“That’s a prerequisite, son,” said a short, plump, graying man, stepping forward to shake the Rehydrator’s hand. “In a grievance, one firm can hardly represent both parties. I represent the other. Lawrence Wing, Esq. I hope if you have any trouble with Norris here or the Town Hall folks, you’ll call on me.”

His hand was soft and dry, but in the gloom the Rehydrator couldn’t read his eyes.

“Is it possible the dachshund never was in the tomb with Galvin?” Wing asked.

The Rehydrator shrugged. “Could be.”

“We still have a problem,” the sheriff said. “Galvin Orlick didn’t want to be revived until the drought had ended. We’re thirty hard years into this one, and it could last another seventy, eighty more—might never end, really. From what I’ve heard, Galvin couldn’t stand even ten years—and they were damp by comparison to these last. What makes you think he’d appreciate being revived, even if you could do it?”

“He’s dead,” Culp said flatly. “Not just dried-out—dead.”

“Bullshit,” Wing snapped.

“Only a lawyer like you could twist things around to make it seem otherwise.”

“Only a lawyer like Med Bannister could confuse the issue in the first place!”

“You see the basic problem,” the sheriff said, separating Wing and Culp.

“I apologize,” Wing said to the Rehydrator. “There’s a touchy question of whether, in his present condition, Orlick can be considered alive or not. And if not, there’s the question of what should be done with his estate—liquid and financial.”

“Well, if I were to revive him, he could settle the matter himself, don’t you think?”

“He’s dead!” Culp said. “And only you, Wing, would defend him.”

“Well, I have to admit that’s apparently true,” Wing said to the Re­hydrator. “You might say I’ve been defending Galvin in the public interest ever since his existence first came into question. Pro bono, I might add, since I have no access to the Orlick trust—unlike Bannister, who was the first to think up the tricky question.”

“Bannister,” said the Rehydrator, recognizing the name. “Orlick’s custodian?”

“Damn right. Medford Bannister, Jr. He’s been living off the estate for years, sucking it dry, if you ask me, in the process of questioning his benefactor’s existence.”

“You take a one-sided view of these things,” Culp said irritably.

“Perhaps, Norris. But unlike Galvin’s so-called custodian, I stand to profit nothing from my perspective except a small moral victory, perhaps the pleasure of partaking in a precedent. Don’t forget that I knew Galvin.”

“I could solve your problem with a quick procedure,” the Rehydrator said.

“It sure would be a lot faster than working it out in the courts,” said the sheriff, the last bit of sunlight twinkling in her eyes.

“Sheriff!” Culp exclaimed. “You can’t mean you condone this!”

“I’m impartial, Norris. I’m also curious.” She petted Fritzy’s snout, letting the dog lick her fingers. “You say he was dried stiff this after­noon?”

“Everyone who saw it will vouch for me,” said the Rehydrator.

“Not everyone,” Culp said. “I’m convinced it was a sleight of some kind. I’ve seen other magicians who could do as much.”

“Sleight of hand would have failed miserably in Fritzy’s case,” said the Rehydrator. “I can demonstrate my process again with any preserved spec­imen you care to contribute.”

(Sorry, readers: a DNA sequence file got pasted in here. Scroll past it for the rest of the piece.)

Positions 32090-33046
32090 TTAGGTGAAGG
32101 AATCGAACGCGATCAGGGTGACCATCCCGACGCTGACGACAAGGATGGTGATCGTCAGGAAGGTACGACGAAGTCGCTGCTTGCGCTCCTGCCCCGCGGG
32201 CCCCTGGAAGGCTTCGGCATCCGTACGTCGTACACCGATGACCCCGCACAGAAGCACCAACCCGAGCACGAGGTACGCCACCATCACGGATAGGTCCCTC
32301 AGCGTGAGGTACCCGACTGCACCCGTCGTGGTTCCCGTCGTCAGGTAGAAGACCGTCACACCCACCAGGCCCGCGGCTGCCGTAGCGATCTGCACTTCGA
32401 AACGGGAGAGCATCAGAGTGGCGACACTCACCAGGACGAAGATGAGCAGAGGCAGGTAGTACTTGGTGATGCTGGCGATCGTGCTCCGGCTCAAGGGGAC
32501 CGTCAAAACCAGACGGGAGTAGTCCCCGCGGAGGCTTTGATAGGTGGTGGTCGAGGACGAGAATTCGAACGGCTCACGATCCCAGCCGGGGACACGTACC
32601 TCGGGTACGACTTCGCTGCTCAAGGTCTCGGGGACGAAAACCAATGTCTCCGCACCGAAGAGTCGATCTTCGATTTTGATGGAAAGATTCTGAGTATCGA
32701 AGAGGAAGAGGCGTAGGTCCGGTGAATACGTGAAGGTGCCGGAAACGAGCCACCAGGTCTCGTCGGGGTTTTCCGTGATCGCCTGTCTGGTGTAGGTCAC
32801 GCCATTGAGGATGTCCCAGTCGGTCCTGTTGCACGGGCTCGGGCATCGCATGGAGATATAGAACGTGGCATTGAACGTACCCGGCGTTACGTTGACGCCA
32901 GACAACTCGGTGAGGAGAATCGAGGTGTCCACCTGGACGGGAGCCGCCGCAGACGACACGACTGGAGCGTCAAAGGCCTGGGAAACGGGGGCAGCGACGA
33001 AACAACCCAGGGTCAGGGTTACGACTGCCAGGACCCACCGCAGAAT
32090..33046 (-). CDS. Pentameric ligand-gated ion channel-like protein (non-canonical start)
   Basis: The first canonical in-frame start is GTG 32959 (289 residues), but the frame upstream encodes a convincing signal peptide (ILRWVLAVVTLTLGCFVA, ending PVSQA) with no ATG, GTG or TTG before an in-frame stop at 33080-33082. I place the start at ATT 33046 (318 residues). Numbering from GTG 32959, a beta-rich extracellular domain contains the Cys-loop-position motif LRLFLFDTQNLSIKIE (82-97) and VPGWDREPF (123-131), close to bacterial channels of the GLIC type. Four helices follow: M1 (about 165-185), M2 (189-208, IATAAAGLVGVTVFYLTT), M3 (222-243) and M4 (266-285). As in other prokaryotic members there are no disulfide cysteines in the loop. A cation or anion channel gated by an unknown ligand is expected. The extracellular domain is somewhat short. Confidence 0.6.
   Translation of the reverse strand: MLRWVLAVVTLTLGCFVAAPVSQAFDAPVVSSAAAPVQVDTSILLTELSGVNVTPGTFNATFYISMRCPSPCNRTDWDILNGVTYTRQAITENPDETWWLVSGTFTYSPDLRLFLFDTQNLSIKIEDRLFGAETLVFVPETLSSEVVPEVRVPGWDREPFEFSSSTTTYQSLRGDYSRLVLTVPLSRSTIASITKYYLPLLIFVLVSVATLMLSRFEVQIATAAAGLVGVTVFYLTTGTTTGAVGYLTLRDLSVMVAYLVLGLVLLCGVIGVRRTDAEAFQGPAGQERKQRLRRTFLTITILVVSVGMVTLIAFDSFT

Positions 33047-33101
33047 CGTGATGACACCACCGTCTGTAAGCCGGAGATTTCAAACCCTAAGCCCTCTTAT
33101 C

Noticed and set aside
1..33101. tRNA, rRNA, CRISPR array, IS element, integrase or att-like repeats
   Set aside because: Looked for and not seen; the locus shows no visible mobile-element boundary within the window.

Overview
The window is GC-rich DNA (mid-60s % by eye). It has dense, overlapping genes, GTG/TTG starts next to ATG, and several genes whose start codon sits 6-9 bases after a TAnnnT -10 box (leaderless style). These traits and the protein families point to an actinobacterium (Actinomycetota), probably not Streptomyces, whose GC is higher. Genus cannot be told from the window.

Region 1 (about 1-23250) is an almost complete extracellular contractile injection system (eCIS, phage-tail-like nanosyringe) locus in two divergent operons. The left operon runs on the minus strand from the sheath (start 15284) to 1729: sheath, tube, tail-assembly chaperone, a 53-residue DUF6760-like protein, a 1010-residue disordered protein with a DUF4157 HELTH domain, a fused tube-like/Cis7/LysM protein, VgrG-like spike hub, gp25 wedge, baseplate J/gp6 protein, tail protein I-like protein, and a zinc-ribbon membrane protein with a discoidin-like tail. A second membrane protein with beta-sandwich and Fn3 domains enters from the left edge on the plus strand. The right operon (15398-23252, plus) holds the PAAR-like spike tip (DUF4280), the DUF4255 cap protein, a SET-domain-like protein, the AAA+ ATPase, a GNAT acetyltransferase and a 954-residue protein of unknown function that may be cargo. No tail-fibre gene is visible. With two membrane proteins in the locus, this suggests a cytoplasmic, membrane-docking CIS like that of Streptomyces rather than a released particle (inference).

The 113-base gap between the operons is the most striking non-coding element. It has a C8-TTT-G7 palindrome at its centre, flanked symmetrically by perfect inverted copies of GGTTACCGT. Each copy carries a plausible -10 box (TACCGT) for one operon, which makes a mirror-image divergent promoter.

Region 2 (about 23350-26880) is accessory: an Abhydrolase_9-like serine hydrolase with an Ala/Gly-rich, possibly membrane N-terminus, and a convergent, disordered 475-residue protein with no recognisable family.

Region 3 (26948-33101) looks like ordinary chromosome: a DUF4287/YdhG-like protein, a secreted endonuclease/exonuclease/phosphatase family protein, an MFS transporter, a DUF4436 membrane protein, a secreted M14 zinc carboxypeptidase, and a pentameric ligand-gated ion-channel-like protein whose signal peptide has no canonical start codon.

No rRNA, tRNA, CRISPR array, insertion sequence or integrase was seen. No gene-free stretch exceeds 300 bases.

“No kidding?” said the sheriff. “I’ve got this little dried horny toad. If I brought it around, could you . . . you know?”

“I’d be delighted to revive it, providing it hasn’t been pickled or stuffed.”

“No, Marlys Runyon gave it to me as a gift when I first came to Gaso­line Lake. She did it herself. She runs a small-time trade in them—sort of a front for her other work. Lots of men in town collect her horny toads.”

The Rehydrator made a sweeping bow. “Anytime. Until I get my bear­ings, I’ll be right here.”

The sheriff beamed at him. “Well, that’s all. Don’t mean to seem suspi­cious of strangers, but I had a few requests to check you out, and I can’t deny the citizens their peace of mind.”

“I understand. Thanks for the welcome.”

“Good night, now. I’ll be back with my horny toad tomorrow.”

“Good night to you,” said Lawrence Wing, taking the Rehydrator’s hand again.

Norris Culp strode down the road without a word, turning on his heel once to wait till the sheriff followed.

The Rehydrator watched them go, then sat and waited for his next visitor to get up the courage to come forward. He’d seen someone lurking about in the shadows of the burned woods. Finally, as expected, a skinny young man crept forward. The Rehydrator felt a puzzling sympathy for the fellow even before he spoke.

“M-Mister?” the boy said. “I-I missed your show today, but I heard about it later. I heard what you came for, and it worried me. You’re asking for trouble. I thought I better warn you what’s really going on around here.”

“I appreciate that, son. Would you like some water?”

“Yes, sir!”

The Rehydrator reached back inside the truck for a jug and a cup. When he offered the cup, the boy sipped slowly, sighing and smacking his lips after each little sip.

“This is delicious. Thank you, mister.”

“Not at all. Now, why don’t you have a seat and tell me your name.”

“I’m Corey. Corey Orlick. Calvin was my uncle—my father’s brother. My dad died last year. Now I’m the last living Orlick in Gas Lake.”

The Rehydrator sighed and sank down beside the boy, putting a hand on his shoulder. “Is that right? Exactly what kind of trouble am I asking for?”